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Laceration, Scalp, Suture Or Staple (Infant/Toddler)

Your child has a cut (laceration) on the scalp. A scalp laceration can cause local redness and swelling. It can also bleed heavily. Your child will require stitches (sutures) or staples to close a deep laceration. Some of the hair around the cut may need to be removed.

Depending on the cause of the laceration and your child’s immunization status, a tetanus shot may be given.

Home Care

Medications: The doctor may prescribe oral or topical antibiotics to prevent infection. Do not stop giving the medication until your child has finished the prescribed course or the doctor tells you to stop. The doctor may also prescribe medications for pain. Follow the doctor’s instructions for giving these medications to your child. Do not give your child aspirin unless told to by the doctor.

General Care:

  • During the first 2 days, you may carefully rinse your child’s hair to remove blood, glass, or dirt particles. After 2 days, you can shampoo your child’s hair normally. Avoid rubbing or scrubbing the cut. Rinse with lukewarm water. And don’t let your child soak his or her head in the tub or go swimming until the stitches or staples have been removed.

  • Change bandages or dressings as directed. Replace any bandage that becomes wet or dirty.

  • Try to keep your child from scratching, rubbing, or picking at the area.

  • Even with proper treatment, an infection can occur. Therefore, check your child’s wound daily for the signs of infection listed below.

  • If a blow to the head caused the laceration, watch for signs of a serious head injury listed below.

Follow Up

as advised by the doctor or our staff.

Special Note To Parents:

Healthcare providers are trained to recognize injuries like this one in young children as a sign of possible abuse. Several healthcare providers may ask questions about how your child was injured. Healthcare providers are required by law to ask you these questions. This is done for protection of the child. Please try to be patient and not take offense.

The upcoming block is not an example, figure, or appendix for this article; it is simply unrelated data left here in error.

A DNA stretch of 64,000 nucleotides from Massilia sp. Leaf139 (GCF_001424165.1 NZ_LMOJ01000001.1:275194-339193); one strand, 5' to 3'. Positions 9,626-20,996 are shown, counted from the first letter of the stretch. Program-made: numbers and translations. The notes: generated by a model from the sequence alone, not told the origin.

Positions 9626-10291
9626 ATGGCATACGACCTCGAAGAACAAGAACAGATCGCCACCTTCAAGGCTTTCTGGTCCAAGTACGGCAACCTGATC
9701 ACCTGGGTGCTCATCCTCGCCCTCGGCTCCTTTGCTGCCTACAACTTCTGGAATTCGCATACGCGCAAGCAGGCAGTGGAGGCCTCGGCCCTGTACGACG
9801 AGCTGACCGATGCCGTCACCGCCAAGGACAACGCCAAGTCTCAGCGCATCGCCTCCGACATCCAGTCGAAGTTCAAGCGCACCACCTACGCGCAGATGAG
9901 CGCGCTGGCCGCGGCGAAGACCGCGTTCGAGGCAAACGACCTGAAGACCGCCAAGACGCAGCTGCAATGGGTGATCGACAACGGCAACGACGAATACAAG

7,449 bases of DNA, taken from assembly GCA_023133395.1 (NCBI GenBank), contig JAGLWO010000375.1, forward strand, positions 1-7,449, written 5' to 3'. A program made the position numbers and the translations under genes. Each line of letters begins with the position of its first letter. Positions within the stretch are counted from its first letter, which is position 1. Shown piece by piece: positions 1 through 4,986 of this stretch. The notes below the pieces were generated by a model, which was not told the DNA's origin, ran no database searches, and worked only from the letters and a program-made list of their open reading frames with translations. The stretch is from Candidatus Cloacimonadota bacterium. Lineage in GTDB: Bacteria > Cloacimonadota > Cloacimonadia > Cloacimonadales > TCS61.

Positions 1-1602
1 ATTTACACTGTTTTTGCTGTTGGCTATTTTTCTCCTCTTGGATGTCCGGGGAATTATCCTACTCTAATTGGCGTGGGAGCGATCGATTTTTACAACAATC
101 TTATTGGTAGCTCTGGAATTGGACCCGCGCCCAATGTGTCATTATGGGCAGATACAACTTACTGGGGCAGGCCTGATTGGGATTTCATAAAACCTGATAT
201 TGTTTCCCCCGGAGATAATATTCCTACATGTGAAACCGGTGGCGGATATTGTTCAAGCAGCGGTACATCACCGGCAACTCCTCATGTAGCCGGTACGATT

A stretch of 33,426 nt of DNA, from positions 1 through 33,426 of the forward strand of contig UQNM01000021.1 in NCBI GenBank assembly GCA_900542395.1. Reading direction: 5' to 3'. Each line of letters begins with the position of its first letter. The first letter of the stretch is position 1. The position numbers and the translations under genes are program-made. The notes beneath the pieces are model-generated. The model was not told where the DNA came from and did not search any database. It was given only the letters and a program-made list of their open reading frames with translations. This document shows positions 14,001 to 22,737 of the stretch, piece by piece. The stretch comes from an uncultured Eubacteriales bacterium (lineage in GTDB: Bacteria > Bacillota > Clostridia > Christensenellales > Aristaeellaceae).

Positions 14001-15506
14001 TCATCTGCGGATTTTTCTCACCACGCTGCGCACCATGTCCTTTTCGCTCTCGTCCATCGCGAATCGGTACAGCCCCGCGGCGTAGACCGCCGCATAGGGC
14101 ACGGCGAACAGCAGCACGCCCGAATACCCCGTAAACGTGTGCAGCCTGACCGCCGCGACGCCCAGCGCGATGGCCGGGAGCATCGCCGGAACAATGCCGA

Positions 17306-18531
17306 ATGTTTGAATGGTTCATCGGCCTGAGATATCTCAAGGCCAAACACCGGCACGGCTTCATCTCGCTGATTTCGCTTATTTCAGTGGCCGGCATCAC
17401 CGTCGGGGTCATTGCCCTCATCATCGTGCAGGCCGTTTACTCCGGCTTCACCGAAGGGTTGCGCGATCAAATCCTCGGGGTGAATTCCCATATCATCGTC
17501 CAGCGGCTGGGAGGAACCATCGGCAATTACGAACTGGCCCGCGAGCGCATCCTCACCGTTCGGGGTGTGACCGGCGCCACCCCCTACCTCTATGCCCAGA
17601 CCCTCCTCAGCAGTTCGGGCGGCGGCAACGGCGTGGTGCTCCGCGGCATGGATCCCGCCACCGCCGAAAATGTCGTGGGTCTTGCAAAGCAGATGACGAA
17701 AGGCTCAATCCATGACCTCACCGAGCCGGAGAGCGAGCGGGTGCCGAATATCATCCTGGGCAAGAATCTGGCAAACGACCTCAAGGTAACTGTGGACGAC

Get Prompt Medical Attention

if any of the following occurs:

  • Fever greater than 100.4°F (38°C)

  • Wound reopens or bleeds

  • Increasing pain in the wound (nonverbal infants may indicate pain with crying that cannot be soothed)

  • Stitches or staples come apart or fall out before your child’s next doctor appointment

  • Signs of infection, such as warmth, redness, swelling, or foul-smelling drainage from the wound

  • Signs of a serious head injury:

    • Headache that doesn’t go away or gets worse

    • Nausea and vomiting

    • Continued swelling or bruising on head

    • Confusion, dizziness, or any abnormal behavior

    • Dark circles around the eyes (“raccoon eyes”); pupils dilated or unequal in size; vacant stare

    • Unsteadiness, clumsiness, or shaking

    • Blood or clear fluid draining from the ear or nose

 

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